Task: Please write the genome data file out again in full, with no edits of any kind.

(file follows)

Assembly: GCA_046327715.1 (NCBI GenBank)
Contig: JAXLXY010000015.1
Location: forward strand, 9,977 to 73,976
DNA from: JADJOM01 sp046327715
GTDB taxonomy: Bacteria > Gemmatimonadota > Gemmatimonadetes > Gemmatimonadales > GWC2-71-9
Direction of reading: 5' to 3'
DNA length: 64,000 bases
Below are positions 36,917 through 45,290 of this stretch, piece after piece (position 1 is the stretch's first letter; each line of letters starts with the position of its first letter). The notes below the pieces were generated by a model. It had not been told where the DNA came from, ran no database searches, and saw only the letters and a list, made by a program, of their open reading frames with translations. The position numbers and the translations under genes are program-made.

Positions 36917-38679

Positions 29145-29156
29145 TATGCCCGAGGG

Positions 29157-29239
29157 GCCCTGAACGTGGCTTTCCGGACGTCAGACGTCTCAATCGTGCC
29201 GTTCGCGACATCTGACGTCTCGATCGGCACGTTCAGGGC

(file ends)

Assembly: GCA_046327715.1 (NCBI GenBank)
Contig: JAXLXY010000015.1
Location: forward strand, 9,977 to 73,976
DNA from: JADJOM01 sp046327715
GTDB taxonomy: Bacteria > Gemmatimonadota > Gemmatimonadetes > Gemmatimonadales > GWC2-71-9
Direction of reading: 5' to 3'
DNA length: 64,000 bases
Below are positions 36,917 through 45,290 of this stretch, piece after piece (position 1 is the stretch's first letter; each line of letters starts with the position of its first letter). The notes below the pieces were generated by a model. It had not been told where the DNA came from, ran no database searches, and saw only the letters and a list, made by a program, of their open reading frames with translations. The position numbers and the translations under genes are program-made.

Positions 36917-38679

Positions 29145-29156
29145 TATGCCCGAGGG

Positions 29157-29239
29157 GCCCTGAACGTGGCTTTCCGGACGTCAGACGTCTCAATCGTGCC
29201 GTTCGCGACATCTGACGTCTCGATCGGCACGTTCAGGGC